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Daily News - Monday, 14 July 2014

Ban Ki-moon to meet with Congress
The secretary general of the United Nations Ban Ki-moon will meet with Dominican senators and deputies gathered in the hall of the National Assembly during his visit this week to the Dominican Republic, as reported in Hoy. He is expected to discuss migratory issues.

On Ban Ki-moon's agenda is also a visit with President Danilo Medina to discuss the work of the United Nations in the Dominican Republic, the agenda for the organization in 2015 and government poverty reduction programs.

As reported, Ban Ki-moon will arrive in Santo Domingo on 15 July 2014 after making a first stop in Port-au-Prince where he will meet with Haitian authorities.

23 new industries under Proindustria program
The Center for Development and Industrial Competitiveness (Proindustria) announced that 23 industries have been approved this year to receive the tax exemption benefits granted by Law 392-07 on Competitiveness and Industrial Innovation. The director of Proindustria, Alexandra Izquierdo said agribusiness, steel, iron, food, packaging, construction material companies will benefit from government policies and support programs for innovation in manufacturing.

Making wages more transparent at city governments
Mayor of Santo Domingo has received a wage increase from RD$170,000 to RD$265,000, or a 55% increase. At the same time, 37 councilors from the city government and other high-ranking city officers received increases ranging from 30 to 55%. Other increases were ordered for city government officers of Santo Domingo North municipality, as reported in El Caribe.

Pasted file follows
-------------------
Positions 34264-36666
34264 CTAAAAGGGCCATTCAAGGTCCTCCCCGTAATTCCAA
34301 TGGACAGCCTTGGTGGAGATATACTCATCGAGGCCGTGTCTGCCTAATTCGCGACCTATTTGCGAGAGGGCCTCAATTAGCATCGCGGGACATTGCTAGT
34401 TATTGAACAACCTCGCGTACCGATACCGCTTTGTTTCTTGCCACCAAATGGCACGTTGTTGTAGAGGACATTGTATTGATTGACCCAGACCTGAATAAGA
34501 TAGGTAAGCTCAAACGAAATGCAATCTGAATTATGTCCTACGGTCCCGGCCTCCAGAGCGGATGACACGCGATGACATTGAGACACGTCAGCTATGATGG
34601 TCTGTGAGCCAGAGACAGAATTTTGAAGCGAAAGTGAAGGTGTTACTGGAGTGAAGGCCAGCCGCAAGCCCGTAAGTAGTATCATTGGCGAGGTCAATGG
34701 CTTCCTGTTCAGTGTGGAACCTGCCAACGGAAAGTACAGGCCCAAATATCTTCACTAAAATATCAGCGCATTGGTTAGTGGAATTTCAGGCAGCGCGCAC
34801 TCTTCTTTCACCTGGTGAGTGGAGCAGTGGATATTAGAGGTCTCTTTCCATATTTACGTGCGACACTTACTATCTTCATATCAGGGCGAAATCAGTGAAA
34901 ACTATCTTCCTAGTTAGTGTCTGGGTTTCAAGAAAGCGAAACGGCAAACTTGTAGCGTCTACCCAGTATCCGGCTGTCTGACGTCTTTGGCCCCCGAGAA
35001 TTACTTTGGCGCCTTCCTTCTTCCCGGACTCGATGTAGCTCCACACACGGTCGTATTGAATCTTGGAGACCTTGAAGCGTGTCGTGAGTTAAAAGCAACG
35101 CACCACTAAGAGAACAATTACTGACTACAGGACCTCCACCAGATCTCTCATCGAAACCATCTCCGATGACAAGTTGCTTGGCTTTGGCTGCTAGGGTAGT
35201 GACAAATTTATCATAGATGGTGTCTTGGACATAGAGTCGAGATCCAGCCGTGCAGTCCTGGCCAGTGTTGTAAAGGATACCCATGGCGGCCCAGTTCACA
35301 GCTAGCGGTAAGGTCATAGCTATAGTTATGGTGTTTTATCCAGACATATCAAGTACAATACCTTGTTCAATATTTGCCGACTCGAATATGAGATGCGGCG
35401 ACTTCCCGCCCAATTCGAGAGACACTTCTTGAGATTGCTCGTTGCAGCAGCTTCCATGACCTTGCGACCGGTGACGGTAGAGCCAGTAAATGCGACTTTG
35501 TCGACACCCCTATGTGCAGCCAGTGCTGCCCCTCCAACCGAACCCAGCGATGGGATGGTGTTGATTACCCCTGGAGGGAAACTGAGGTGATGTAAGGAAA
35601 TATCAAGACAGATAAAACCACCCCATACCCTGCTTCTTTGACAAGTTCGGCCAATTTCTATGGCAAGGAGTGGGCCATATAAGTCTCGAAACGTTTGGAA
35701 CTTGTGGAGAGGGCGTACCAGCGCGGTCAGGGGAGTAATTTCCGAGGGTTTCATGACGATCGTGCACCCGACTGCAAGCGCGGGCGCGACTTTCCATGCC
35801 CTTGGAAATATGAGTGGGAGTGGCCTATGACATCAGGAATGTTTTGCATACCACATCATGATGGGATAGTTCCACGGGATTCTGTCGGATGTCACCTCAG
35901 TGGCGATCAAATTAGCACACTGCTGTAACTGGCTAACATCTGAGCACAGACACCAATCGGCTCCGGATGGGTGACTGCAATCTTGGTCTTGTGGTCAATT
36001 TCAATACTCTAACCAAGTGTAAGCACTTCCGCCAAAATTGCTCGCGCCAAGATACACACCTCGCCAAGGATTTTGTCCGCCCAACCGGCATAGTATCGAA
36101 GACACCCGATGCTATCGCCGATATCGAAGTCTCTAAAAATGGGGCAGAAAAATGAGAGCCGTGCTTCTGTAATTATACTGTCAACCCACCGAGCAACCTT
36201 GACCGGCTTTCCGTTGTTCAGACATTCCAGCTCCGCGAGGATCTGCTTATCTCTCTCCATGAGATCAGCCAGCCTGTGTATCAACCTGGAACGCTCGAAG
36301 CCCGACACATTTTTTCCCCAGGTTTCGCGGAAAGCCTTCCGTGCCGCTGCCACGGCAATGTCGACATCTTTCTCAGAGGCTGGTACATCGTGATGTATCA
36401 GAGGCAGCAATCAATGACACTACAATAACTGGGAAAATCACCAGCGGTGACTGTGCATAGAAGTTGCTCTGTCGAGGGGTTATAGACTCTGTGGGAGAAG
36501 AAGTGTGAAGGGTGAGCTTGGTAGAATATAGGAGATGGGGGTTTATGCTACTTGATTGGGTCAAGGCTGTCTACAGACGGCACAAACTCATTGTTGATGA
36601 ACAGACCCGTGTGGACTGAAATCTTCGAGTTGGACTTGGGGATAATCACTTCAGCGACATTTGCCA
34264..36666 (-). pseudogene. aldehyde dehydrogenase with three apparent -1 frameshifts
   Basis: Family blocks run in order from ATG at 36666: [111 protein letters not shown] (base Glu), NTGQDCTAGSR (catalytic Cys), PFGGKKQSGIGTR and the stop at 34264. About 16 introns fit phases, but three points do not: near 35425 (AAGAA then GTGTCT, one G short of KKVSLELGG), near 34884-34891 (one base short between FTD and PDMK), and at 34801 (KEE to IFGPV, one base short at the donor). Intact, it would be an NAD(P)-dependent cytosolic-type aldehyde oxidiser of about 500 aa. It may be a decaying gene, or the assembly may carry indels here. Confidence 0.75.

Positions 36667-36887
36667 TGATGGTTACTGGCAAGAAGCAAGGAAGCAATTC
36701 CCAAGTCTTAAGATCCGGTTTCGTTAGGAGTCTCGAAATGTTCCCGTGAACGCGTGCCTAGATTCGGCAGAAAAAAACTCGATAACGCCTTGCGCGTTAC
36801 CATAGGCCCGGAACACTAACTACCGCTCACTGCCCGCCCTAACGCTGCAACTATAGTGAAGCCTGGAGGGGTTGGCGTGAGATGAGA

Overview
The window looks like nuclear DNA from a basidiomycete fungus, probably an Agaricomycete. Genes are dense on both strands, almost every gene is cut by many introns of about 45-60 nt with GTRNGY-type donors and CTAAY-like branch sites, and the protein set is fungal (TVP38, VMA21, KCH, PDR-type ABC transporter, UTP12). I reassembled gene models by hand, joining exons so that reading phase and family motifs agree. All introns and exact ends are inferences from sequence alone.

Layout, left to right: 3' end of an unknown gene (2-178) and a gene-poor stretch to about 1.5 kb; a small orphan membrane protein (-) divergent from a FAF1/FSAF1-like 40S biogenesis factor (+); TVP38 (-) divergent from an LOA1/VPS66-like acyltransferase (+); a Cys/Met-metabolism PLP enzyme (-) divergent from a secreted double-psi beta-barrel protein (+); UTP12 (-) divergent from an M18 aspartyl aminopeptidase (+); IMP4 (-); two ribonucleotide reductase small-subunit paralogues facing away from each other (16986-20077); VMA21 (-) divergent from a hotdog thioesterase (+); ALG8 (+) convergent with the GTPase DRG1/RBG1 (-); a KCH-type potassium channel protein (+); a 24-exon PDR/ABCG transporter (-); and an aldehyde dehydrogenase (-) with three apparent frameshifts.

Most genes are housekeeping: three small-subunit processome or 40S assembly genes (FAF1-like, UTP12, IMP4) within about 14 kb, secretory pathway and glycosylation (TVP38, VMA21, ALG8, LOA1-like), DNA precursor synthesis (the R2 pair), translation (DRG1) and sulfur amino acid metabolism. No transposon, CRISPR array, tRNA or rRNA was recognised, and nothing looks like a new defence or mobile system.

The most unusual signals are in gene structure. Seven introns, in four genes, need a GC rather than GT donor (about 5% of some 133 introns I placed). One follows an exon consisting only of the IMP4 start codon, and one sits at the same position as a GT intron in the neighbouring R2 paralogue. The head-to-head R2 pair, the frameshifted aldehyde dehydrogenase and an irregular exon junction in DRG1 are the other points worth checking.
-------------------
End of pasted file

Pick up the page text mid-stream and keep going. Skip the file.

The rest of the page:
City councilor Waldys Taveras explained that there has not been a real wage increase. He said that what was being paid as diet is now allotted as a wage. He explained that per diem perk had been used so that the officers could pay less in income tax and social security, but now things are more transparent. He said that per diem is now only assigned when there is travel outside the city or the country.


Southwest road improvements to enhance driver safety
Minister of Public Works Gonzalo Castillo announced the construction of the Bani bypass would start in September 2014. The highway would pass by the south of the province to serve new tourism developments in the area. He made planned for the area. The road would detour traffic headed past Bani from passing through the city.